Kitsap Lake gravel mine's green light has neighbors seeing red
By CHRISTOPHER CARTER
Central Kitsap Reporter Reporter
April 9, 2010 · Updated 3:39 PM
As the rest of his Kitsap Lake neighbors decried a gravel mining operation proposed near their houses, Ken Widell embraced the idea.
That is, until he realized trucks coming to and from the mining site at Ueland Tree Farm may travel through his front yard on Northlake Way.
"By the time they're done, there will be no front yards, no driveways and some of these houses are close to the road, they will lose their house," Widell said.
Kitsap County Hearing Examiner Kim Allen approved the 152-acre mining operation at the farm earlier this month and Widell, the only resident in the area to publicly support the plan, has changed his mind.
With the virtual opposition from the entire community, resident Jack Stanfill said he plans to file an appeal to the decision April 5 with the Kitsap County Board of Commissioners. The appeal asks commissioners to impose additional restrictions or conditions that Ueland would have to follow.
If the commissioners decide to hear the appeal, they can either make amendments to the hearing examiner's ruling by adding conditions or send the ruling back to the hearing examiner for further changes, said Commissioner Josh Brown.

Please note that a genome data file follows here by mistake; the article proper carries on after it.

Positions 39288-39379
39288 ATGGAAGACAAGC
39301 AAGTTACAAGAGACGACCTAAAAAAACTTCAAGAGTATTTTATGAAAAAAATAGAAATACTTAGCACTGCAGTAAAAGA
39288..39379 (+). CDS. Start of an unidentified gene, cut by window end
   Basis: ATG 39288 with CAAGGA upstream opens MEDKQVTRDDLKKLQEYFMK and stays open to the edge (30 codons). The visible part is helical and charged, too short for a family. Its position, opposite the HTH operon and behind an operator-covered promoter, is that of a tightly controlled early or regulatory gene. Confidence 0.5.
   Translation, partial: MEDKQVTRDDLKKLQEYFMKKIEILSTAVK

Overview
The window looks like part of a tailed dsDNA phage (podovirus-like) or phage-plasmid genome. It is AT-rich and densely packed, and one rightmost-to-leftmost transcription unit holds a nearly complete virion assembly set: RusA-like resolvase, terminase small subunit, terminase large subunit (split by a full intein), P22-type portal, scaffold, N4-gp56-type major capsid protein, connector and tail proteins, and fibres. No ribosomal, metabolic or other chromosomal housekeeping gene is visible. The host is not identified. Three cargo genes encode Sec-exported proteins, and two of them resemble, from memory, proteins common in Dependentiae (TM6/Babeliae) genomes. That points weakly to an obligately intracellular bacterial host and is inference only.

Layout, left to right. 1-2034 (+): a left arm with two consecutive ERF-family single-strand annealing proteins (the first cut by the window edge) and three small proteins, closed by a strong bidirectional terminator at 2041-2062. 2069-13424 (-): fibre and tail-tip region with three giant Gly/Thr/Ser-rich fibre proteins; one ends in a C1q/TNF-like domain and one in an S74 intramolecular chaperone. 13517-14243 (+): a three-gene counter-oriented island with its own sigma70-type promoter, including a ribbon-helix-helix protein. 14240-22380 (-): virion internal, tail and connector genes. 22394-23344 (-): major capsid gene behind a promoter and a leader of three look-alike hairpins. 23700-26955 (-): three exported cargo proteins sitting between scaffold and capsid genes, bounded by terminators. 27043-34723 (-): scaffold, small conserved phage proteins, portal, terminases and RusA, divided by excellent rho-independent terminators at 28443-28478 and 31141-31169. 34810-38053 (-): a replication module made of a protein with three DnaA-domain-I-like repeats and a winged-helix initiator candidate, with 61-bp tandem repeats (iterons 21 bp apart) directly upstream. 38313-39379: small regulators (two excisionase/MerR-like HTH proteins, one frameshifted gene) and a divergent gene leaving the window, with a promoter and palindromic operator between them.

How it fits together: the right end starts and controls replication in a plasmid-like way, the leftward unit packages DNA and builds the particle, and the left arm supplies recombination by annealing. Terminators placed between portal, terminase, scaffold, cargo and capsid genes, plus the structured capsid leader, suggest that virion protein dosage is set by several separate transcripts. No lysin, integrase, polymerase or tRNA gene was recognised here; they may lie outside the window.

If the appeal is rejected, Stanfill said he plans to take the issue to Superior Court for what he sees as the final stand.
"All we can do is use what's available to us in the court system."
The area west of Kitsap Lake on the 1,716-acre property belonging to Ueland Tree Farm would include gravel mines, rock quarries and a concrete batch plant. The project was proposed back in 2006 by the property's owner, Craig Ueland.
Bernie Fleming lives where Leber Lane and Northlake Way converge, a busy stretch of road once trucks begin hauling aggregate.
To Fleming, the ruling proved the county wasn't worried about the concerns of residents.
"They see big bucks in the Ueland project and we're just the little guys," he said.
But those opposed to the project don't have many options left to keep the trucks from rolling.
"The operation seems to be a reality as long as the people don't rise up to the county and stop what they're putting up there," said Stanfill who owns a house on Northlake Way. Stanfill is also a member of the group Concerned Citizens of the Chico Creek Water Basin which is pushing for the county to look at alternative routes in and out of the sites, among other concerns.
Despite the contention, the hearing examiner's ruling was not a surprise for Ueland or the residents.
Ueland filed for a motion for reconsideration following the ruling. Not because he didn't agree with the ruling, he said, but because it needed clarification on minor issues.
"We were obviously pleased with the ruling," Ueland said. "She was very thorough and thoughtful."